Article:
Hoda Assadian: I was there till I was almost I think two and a half, three years old and then we went back home to Iran. And then I came to the States as a student in 2007 to do my master's degree here, so that's how I migrated here.

Japhet De Oliveira: Okay. That's fantastic. Have you been back to Australia since you're a little kid?

Hoda Assadian: Yes, actually a few years ago with my husband. I've always wanted to go back and actually go to the ... and I work in healthcare and in hospital, so I've always wanted to go back to the hospital that I was born. Finally, a few years ago for the new year ... because we had to be in Sydney for the New Year's. But we planned our trip in a way where we went to Canberra. We started in Melbourne, Canberra, and then ended up in Sydney. It was just amazing to be there. I could remember, and maybe it's because of the pictures I could remember some of the places, but it was awesome to be back.

Japhet De Oliveira: That's fantastic. Okay. Now when you were a kid, what did you imagine you would grow up to be? Operations, right?

Hoda Assadian: No. Actually, as I said, I'm originally from Iran, so I wanted to be a human rights ... At the time, I didn't know it's human rights lawyer, but I wanted to be a lawyer and defend woman rights. From when I was a little kid, whenever I saw things that I was like, why can boys do this and I can't? So it always raised the question. I always was the little kid in school where I was standing up for the girls. Our schools were separated so it's girls school and boys. I would always stand up for them, so I wanted to be a human rights lawyer. And then in my teenage years I wanted to be a journalist so I can broadcast about everything that's happening back home in Iran and the Middle East. So far away from what I'm doing right now, but I love what I do. I'm very passionate about what I do every day.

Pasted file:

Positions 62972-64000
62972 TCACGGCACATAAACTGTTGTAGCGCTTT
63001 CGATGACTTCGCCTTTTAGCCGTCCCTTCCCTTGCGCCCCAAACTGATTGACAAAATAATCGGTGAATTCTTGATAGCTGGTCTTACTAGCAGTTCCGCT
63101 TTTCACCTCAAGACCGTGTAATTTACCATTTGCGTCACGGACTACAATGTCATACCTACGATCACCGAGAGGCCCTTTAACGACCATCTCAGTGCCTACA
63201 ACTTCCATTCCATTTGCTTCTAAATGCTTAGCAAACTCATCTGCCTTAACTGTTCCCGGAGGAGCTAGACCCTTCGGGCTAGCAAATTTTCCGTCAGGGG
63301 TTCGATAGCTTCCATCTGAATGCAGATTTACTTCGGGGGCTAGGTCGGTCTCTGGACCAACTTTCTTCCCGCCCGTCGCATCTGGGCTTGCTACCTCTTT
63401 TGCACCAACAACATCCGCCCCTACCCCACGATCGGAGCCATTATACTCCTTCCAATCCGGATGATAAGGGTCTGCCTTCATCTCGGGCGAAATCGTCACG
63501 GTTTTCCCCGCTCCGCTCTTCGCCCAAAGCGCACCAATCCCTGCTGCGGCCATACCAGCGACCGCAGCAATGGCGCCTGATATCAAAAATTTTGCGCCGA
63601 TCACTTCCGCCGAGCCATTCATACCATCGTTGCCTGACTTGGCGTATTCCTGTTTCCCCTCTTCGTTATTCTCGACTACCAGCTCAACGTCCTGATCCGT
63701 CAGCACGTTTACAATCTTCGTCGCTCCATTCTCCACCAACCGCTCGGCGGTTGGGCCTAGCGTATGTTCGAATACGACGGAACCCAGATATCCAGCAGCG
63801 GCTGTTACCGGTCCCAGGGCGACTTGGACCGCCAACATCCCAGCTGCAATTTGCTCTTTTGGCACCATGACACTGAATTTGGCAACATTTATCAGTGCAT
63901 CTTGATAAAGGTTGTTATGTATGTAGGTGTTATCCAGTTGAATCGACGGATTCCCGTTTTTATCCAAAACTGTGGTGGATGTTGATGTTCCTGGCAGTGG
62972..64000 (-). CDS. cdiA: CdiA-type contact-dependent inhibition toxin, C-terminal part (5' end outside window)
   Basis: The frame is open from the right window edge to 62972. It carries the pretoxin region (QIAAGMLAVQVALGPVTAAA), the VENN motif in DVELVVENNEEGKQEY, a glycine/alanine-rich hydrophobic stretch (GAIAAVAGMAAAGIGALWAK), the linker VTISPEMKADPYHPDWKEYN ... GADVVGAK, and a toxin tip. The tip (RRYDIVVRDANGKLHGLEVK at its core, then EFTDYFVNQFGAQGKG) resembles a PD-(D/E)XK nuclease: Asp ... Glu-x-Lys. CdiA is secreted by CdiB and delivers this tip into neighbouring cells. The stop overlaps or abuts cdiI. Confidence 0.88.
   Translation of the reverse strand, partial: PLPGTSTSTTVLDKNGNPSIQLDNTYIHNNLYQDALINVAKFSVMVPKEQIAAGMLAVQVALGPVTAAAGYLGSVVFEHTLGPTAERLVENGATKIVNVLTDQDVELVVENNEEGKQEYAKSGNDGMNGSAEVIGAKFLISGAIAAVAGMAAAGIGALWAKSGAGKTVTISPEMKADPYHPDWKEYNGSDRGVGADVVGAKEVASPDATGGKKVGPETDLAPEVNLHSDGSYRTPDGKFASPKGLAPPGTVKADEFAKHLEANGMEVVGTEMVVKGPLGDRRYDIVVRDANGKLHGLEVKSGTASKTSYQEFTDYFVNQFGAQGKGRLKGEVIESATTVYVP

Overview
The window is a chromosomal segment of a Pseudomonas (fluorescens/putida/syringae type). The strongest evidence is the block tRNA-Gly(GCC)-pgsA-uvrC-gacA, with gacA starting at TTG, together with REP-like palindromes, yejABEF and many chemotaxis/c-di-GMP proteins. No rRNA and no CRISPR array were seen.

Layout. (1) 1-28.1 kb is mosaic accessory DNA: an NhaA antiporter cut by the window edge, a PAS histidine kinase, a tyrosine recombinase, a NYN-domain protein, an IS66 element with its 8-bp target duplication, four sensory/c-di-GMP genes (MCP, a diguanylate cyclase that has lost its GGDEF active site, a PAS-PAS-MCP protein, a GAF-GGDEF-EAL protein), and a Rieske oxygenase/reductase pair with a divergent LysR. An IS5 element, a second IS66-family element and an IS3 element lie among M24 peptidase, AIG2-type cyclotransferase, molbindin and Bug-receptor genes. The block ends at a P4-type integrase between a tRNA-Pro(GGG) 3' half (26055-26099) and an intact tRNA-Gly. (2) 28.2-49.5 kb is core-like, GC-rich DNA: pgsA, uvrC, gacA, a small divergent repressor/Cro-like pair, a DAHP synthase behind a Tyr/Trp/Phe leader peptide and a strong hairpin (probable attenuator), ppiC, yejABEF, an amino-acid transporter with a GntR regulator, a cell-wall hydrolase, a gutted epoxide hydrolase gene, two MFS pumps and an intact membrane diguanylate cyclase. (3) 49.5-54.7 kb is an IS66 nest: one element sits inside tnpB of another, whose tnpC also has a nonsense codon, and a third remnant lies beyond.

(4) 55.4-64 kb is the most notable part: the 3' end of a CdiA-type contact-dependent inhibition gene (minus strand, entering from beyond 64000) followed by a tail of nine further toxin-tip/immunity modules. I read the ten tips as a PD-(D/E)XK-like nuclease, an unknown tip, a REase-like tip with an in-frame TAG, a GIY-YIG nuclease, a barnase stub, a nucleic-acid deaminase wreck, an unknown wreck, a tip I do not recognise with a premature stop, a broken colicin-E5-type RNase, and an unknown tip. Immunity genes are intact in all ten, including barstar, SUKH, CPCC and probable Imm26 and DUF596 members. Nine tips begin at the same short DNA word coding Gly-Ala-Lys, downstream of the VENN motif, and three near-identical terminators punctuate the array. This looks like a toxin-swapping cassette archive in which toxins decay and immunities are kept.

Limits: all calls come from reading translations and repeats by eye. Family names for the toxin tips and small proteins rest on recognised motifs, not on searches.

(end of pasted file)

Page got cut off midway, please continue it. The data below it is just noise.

Japhet De Oliveira: So this is not on the list here, but I've got to ask, you speak two languages then?

Hoda Assadian: Well, I speak more than that.

Japhet De Oliveira: How many languages do you speak, Hoda?

Hoda Assadian: Of course this language that I grew up with is Persian, Farsi. And then I lived in Italy for my teenage years, for a few years, so I speak Italian and then I studied French. So I do speak French and I understand a little bit German, just because my best friend lives over there. So I do understand a little bit, and then English of course.

Japhet De Oliveira: Oh my goodness, a little bit of a linguist. All right. That's great.